Social Work Scotland agree with the approach of the Bill.

  1. Do you think the Bill is clear about what should happen when the terms of a notice or order conflict with an order relating to children imposed under family law?

This could be made explicit. The need to take into consideration the welfare of any child whose interests are affected is made clear

Removal of a domestic abuse perpetrator’s interest in a Scottish secure tenancy

  1. Do you agree with the approach in section 18 of the Bill, introducing an additional ground to end a social housing tenant’s interest in a tenancy? If so, what benefits does this power have over and above existing statutory powers?

Yes. We consider it probable that, as intended, this will reduce the risk of a person at risk having to make themselves homeless in order to escape abuse from someone living with them and to give them interim protection so that they have time to seek longer-term remedies if needed.  We recognise that this will work by giving social landlords new powers to apply to the court to end the tenancy interests of the perpetrator if the perpetrator is a sole tenant, a joint tenant with the victim, or a joint tenant with the victim and others. Survivors of abuse should therefore be able to continue to live in the family home.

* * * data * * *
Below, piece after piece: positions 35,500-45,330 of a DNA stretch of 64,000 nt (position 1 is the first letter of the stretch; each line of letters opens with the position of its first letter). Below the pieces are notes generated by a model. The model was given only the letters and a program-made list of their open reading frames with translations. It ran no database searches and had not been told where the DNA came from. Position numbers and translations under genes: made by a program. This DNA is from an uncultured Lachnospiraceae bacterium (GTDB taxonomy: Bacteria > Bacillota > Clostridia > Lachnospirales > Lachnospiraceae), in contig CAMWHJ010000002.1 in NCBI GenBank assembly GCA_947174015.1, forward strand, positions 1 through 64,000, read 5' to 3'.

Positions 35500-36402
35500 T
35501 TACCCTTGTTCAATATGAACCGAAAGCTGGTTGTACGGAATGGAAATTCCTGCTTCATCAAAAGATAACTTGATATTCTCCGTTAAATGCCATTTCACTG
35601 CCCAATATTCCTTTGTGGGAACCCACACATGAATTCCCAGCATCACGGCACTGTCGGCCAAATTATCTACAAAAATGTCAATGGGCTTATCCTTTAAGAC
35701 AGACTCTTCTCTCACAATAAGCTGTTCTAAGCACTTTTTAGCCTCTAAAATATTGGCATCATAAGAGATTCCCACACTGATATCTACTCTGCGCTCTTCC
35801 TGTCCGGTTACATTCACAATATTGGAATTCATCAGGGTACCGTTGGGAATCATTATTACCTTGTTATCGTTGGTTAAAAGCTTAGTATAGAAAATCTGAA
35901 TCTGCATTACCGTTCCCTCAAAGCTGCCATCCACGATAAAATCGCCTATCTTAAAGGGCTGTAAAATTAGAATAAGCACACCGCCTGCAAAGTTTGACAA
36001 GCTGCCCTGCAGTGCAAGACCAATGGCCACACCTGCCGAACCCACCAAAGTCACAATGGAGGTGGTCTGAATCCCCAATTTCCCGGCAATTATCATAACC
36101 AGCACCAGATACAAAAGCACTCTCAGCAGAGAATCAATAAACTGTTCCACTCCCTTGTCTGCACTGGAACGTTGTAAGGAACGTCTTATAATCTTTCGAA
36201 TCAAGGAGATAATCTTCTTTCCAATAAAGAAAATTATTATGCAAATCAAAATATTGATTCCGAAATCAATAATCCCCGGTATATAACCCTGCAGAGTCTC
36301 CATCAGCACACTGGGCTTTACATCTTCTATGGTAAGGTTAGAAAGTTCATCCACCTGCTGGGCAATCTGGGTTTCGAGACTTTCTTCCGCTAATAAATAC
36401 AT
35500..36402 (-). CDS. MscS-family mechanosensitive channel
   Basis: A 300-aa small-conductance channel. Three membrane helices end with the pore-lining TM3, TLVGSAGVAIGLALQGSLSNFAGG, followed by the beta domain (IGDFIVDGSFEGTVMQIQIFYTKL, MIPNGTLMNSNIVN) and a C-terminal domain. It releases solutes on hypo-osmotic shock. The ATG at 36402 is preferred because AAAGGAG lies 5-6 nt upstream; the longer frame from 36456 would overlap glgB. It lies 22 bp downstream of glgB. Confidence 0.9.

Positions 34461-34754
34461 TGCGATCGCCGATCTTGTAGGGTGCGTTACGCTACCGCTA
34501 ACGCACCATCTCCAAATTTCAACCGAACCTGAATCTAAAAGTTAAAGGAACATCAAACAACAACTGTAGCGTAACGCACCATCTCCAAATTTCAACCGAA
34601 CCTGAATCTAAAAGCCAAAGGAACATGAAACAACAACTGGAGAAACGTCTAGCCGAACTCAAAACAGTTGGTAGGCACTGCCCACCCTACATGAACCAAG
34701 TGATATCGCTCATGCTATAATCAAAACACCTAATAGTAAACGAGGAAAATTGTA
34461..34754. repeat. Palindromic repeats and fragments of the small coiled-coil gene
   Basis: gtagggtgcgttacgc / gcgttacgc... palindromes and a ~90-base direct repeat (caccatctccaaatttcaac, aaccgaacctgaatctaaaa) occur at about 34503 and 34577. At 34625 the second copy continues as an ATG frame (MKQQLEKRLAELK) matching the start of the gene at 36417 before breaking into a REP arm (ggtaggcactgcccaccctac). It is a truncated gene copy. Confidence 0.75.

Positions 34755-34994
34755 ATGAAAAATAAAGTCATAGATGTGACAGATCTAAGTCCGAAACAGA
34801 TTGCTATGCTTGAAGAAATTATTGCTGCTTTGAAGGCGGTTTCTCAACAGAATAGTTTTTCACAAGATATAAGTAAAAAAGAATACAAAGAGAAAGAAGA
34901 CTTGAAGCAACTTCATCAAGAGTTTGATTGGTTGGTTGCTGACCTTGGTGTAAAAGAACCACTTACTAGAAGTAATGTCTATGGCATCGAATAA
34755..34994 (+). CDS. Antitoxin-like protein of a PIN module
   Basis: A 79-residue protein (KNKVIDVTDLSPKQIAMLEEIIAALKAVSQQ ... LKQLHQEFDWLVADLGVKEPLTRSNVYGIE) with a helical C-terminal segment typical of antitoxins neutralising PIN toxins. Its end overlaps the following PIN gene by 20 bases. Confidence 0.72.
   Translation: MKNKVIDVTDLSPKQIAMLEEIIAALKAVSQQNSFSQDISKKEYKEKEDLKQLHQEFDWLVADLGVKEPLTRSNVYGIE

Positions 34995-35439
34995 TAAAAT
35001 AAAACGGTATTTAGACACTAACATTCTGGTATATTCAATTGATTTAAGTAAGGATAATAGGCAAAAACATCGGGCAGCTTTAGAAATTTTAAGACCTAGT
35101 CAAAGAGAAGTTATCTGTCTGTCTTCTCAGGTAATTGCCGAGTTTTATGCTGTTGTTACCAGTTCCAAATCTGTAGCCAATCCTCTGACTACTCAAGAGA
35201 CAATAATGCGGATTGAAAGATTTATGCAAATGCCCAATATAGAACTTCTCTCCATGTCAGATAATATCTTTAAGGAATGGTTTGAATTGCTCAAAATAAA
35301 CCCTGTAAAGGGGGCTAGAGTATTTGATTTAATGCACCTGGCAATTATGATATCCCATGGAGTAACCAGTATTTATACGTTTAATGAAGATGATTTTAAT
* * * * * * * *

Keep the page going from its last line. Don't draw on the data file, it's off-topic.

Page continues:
Additional issues not covered by the above

Your response does not need to cover all of these areas and you can focus on those that are relevant to you or your organisation. Also, you are welcome to cover other areas in your submission that you think are relevant to the Committee’s consideration of the Bill.

  1. If you are responding on behalf of an organisation, what impact (if any) would the Bill have on your organisation? Is there any issue associated with the Bill you wish to comment on, not already covered by questions 1-9?

There is likely to be an added flow of direct family social work follow up contact which could be triggered and immediate assessment or support needs that were not previously obvious. This would be positive as it brings those needs to the fore, but there could be associated resource implications.